6 Ways To Work Nature Into Your Morning Rituals (Even Though Summer's Over)

6 Ways To Work Nature Into Your Morning Rituals (Even Though Summer's Over) Hero Image
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It's undeniable … Labor Day is behind us. Kids are back in school. The days are growing visibly shorter. Summer is officially coming to a close.

It's easy to be outside in the summer, when activities like nature swims, hikes, camping, beaching, and BBQs fill our days. But, of course, being outside is important in every season. Spending time in nature is a proven way to improve your overall health and well-being—it decreases stress, it improves concentration, it increases energy, and it encourages mindfulness.

In fact, a good portion of the blues we sometimes feel as the days get darker could be alleviated just by getting outside and spending more time in nature throughout those long months. Start this season off right with mornings outdoors and see how it clears your mind, grounds you, and gives you an energy boost for the day ahead. I mean, that sounds even better than a cup of coffee!

Here are six simple ways to improve your overall well-being by adding the outdoors to your morning routine this autumn:

1. Rise with the sun.

Set your alarm at least 15 minutes before the sun rises so you have time to prepare yourself a cup of coffee or tea. Grab your favorite, coziest blanket, a warm sweater, and get yourself all snuggled in your favorite outside chair.

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It's OK if you can't actually see the sun rising from where you are—it's still beautiful and energizing to witness the sky changing from darkness to light and watch the spectrum of beautiful colors it produces. Notice the colors every day. Do they change throughout autumn?

2. Create a morning walking routine.

There are so many fun, creative ways to do this. Instead of fixing your morning cup of coffee at home, walk to your neighborhood coffee shop for your morning fix. Make plans to meet a friend first thing in the morning for an early walk. (Time outdoors and a little friend fix … talk about good for the soul.)

Or, create a solo walking routine. Walk the same route every day and notice all the changes that occur as we move through autumn. What trees have the brightest foliage? Which fallen leaves are the prettiest?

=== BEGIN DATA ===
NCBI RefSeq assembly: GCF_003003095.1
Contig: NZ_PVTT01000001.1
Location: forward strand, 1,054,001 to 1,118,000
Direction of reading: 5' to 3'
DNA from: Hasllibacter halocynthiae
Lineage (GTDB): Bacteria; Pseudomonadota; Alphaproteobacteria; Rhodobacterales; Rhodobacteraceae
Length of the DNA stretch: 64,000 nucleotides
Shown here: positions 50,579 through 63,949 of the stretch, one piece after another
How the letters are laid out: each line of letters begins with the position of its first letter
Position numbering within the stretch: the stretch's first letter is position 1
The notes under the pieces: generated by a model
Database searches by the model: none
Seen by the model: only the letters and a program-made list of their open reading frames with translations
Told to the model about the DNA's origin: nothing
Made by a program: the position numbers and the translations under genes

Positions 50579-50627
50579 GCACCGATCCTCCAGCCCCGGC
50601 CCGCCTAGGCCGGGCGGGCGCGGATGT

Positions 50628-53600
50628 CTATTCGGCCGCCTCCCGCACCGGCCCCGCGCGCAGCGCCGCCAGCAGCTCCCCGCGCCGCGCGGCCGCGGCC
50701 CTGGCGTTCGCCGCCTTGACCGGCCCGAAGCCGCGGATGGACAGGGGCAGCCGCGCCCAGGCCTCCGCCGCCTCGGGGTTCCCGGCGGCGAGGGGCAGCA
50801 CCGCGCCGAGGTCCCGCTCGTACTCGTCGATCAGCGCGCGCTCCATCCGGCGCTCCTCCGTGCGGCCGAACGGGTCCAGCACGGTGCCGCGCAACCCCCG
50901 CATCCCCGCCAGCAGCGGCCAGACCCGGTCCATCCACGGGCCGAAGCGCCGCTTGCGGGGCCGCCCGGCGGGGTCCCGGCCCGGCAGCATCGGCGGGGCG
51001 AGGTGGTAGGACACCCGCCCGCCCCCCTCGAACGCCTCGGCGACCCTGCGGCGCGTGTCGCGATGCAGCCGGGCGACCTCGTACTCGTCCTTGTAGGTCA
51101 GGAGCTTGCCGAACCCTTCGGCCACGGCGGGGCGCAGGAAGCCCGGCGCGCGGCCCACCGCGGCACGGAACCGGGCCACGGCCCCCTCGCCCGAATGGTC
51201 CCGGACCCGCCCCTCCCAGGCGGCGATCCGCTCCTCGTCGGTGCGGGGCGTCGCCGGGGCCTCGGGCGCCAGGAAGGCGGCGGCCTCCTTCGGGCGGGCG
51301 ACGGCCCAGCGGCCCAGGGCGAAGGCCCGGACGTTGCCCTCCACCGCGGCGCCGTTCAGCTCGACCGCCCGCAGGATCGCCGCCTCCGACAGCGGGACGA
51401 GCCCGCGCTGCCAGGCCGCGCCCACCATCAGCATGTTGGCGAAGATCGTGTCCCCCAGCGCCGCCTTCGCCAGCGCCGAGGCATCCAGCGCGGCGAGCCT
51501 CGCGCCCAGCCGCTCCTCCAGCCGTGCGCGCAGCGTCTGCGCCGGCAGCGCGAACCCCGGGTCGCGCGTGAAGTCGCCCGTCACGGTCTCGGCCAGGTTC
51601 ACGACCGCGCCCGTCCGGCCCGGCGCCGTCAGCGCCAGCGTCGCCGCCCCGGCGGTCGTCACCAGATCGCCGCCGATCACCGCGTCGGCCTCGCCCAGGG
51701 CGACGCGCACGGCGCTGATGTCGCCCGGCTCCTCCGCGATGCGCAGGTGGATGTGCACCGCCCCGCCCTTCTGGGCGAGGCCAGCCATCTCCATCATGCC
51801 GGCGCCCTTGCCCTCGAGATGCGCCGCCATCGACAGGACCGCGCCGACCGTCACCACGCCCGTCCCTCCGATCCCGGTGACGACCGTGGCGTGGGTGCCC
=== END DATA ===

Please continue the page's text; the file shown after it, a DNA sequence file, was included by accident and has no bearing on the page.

3. Practice gratitude.

More than any other season, autumn is a time for gratitude. This is harvest time. And this is when we give thanks for all the beauty, abundance, and rich, juicy goodness we harvested in our lives this year.

Grab your favorite hot drink, a warm wool sweater, and your journal, and spend some time outside reflecting on what you are grateful for this season. What harvests are you thankful for? What personal traits do you appreciate about yourself that allowed you to achieve them? Who are you grateful for?

4. Exercise outside.

Instead of hitting the gym, move your exercise routine outside. (If your summer exercise routine is outside, don't be in a rush to move it back indoors.) You can continue to exercise outside for a lot longer. In most places, with an adjustment in attire, you can get your sweat on outside all winter long.

There is no limit to the exercise potential right outside your front door: Jog, find a set of nearby stairs to run, enjoy a morning bike ride, do your morning stretches, do a quick full-body workout, or do your yoga practice in your backyard.

5. Create a nature altar.

Do not overcomplicate this one. Don't spend time stressing about having the "right" table or shelf to use as your altar. It can be the ledge of a fence, a cool stump, or a board laid across two cinderblocks. Be creative. Whatever you use to make it, set up your altar structure in a favorite spot in your yard. Throughout autumn, place leaves, rocks, feathers, whatever nature treasures you find, on your altar.

Start your morning by taking a walk and adding to your altar, and set an intention for the day to come. (Here's one I like for autumn: "I will be grateful for whatever and whoever crosses my path today.") Use your outdoor altar as a place to ground and center before you launch into the day.

6. Meditate outside.

Meditating boosts your endorphins, and it increases your energy for the day. It counteracts stress and allows you to better handle whatever the day brings. It provides mental clarity and it quiets the ever-present "noise" within our heads.

So, why not get a double dose of all this goodness by moving your morning meditation outside?!


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